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An American Serengeti

8-19-14, Valley Falls, OR - During the past few weeks I’ve continued to have a great time. At least twice a week Monty and I are moving cattle from grazed over sections of the forest to fresh pasture.  The remainder of the time has been spent on home projects, fishing and enjoying the beautiful weather.

Now that I have the horse trailer, it’s easy to saddle a couple of mounts, put them in the trailer and head out for some fun places. Unfortunately, I’ve been a little remiss at bringing along the camera, so I don’t have pictures of some of the great places I’ve rode.  Among them are; riding through the Gearhart Wilderness to Blue Lake, riding the Mill Trail to the top of the Abert Rim, rides in Moss Pass and a trip up the connecting meadows alongside Mill Flat Creek.

Monty continues to improve.  He now walks into the horse trailer by himself, stands and goes when I want him to and enjoys chasing cows. He’s not bad, but he still needs a lot of work. 

On the other hand, Jacquie’s new mare Brandy, is close to being a “pushbutton” horse.  She has a very light mouth and responds very well to voice, neck or leg pressure. I took her out one day herding cattle and she did great. Her only problem is that she doesn’t like mud and enjoys flying over it. Ex-Steeplejack Jockey and good friend Bernie Harberts would be proud of some of  the jumps we’ve taken recently,

Monty and I out for a stroll in the woods.

Yesterday, we drove to the Hart Mountain National Antelope Refuge, a very large tabletop mountain that has been set aside as a wildlife refuge. The refuge is unique to this area in that it is largely grass lands that exist at 6000 to 8000 feet above sea level. Normally, Oregon land at this altitude is covered with pine forest. 

The vista looking east across the refuge.  The mountain in the background is Steens Mnt, in the Steens Mountain Wilderness Area.

A very nice (free) hot springs on the refuge.  With a 4 foot high privacy wall, crystal clear, 95 degree water, and no one around, there was no excuse for not peeling off the clothes and taking a dip.

Pronghorn antelope are everywhere on the refuge. We saw several hundred though out the day. However, for an many as we saw, a friend and former area rancher said that there used to be several times as many antelope on the refuge.  When cattle were allowed to graze alongside the antelope, they kept the grass trimmed down and growing thicker and healthier.  I observed this to be true, as all of the grass was virtually ungrazed and thick with dead thatch from previous years, which inhibited new growth..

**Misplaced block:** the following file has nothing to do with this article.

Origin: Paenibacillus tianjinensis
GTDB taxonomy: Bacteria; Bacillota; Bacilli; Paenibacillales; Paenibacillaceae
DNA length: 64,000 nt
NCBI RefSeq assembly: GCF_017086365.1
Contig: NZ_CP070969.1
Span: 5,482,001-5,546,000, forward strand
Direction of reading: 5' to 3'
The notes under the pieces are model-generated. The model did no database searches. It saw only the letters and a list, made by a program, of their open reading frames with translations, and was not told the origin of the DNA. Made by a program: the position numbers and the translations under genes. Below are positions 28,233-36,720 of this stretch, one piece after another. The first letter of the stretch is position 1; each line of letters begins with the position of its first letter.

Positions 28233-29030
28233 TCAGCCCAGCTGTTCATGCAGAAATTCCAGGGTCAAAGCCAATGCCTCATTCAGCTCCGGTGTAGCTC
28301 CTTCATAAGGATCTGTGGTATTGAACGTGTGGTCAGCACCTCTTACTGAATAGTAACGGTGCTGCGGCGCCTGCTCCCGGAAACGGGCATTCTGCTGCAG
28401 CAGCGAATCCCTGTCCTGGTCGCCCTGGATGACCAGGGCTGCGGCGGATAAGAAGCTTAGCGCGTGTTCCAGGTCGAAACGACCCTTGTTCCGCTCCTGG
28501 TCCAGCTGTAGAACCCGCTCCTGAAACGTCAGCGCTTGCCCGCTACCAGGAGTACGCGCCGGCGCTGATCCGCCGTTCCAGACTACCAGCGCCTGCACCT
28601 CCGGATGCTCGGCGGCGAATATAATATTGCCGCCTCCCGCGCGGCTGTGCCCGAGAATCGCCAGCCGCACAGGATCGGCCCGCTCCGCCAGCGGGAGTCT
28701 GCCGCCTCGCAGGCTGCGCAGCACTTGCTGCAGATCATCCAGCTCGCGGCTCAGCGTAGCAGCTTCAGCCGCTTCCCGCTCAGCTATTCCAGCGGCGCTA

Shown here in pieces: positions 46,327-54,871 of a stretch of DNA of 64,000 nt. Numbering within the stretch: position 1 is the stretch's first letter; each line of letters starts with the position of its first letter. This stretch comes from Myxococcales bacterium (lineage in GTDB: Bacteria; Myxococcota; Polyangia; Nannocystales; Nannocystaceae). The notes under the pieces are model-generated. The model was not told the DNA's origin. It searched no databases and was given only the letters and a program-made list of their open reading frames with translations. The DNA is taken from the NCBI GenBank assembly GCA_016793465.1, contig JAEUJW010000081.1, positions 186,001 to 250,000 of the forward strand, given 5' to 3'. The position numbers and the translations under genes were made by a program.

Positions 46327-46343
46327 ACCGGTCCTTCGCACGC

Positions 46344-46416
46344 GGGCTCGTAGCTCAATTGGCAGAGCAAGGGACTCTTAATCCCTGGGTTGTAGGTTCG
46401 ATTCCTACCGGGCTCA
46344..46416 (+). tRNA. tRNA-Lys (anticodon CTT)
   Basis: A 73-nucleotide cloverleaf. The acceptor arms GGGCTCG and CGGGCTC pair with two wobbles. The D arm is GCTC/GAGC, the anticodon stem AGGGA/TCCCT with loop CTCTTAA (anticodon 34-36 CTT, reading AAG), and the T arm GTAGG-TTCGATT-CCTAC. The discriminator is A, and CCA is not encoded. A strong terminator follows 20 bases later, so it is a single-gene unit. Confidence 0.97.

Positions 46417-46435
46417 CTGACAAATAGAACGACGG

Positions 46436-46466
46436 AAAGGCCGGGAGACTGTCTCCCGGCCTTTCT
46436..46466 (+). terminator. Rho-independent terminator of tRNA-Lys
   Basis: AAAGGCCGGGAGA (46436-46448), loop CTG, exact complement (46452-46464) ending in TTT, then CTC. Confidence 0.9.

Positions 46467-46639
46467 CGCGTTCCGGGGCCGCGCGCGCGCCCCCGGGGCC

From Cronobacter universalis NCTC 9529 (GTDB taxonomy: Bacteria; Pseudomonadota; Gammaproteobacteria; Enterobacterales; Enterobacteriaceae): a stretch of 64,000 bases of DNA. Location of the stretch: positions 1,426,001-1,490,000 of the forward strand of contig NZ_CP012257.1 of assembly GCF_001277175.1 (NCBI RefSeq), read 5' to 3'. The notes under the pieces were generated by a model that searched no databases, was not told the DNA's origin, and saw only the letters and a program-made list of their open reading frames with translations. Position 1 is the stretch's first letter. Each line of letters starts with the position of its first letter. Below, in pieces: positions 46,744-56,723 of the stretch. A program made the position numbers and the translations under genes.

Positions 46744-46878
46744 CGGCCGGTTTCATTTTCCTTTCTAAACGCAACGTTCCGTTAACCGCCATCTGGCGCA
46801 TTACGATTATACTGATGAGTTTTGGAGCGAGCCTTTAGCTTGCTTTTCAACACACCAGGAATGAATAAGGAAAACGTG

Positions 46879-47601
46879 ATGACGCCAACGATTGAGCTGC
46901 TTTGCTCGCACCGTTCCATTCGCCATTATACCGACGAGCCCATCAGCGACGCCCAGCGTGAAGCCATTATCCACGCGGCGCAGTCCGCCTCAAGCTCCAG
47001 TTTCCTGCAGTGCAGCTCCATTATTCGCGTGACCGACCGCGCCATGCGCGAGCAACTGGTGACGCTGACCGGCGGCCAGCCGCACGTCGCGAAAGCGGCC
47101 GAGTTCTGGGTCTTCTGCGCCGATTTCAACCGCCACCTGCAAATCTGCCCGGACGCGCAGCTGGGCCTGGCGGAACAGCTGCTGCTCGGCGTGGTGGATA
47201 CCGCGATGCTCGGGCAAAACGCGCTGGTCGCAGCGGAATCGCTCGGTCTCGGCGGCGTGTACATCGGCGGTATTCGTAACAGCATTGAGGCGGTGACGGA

We had lunch alongside Guano Creek, a beautiful little stretch of green, that winds though the open grasslands.

One of the main attractions of the refuge is the large amount of pronghorn antelope that call it home. It’s hard to drive more than a mile without seeing several, often within feet of the car.

This pair of nice bucks were sauntering past, about 50 feet off the road.

A herd of about 30 antelope lying on the cool lake bottom of the nearly dried out Petroglyph Lake. Another 30 to 40 head were also laying on the cool mud of the lake, but were out of view of this camera shot.

A doe and two half-grown fawn about 20 feet from the car.  Antelope usually have twins, but predators like coyotes and golden eagles usually take at least one of the two fawns.

The next few shots I took of the way home, after leaving the refuge.

There are several freshwater lakes at the base of heart mountain, mostly dried out now from the extreme drought in south-central Oregon. This family of geese appeared to miss the water as they walked across a muddy lake bottom.

In this picture, two groups of pronghorns are bracketing some angus on the same lake bottom as shown in the previous photo.

There are twin cowboy towns, Plush and Adel at the base of Hart Mountain.  These are small ranching communities that have nice feel to them. This picture shows the inside of the Adel Bar. The local brands are all burned into the bar with hot irons.  Wildlife mounts hung on all the walls and old saddles from the ceiling.

In springtime, Dixon Creek is a raging cataract as water pours down these 20 feet high falls.  Currently, the water is just trickling down.  I didn’t try my luck, but the pool below the falls must be full of large trout.

In two more weeks, I have to have to leave this wonderful place to work for a couple of months in Nebraska.  I’m scheduled to work at the Cooper Nuclear plant, south of Omaha, NE from September 10, to the end of October.

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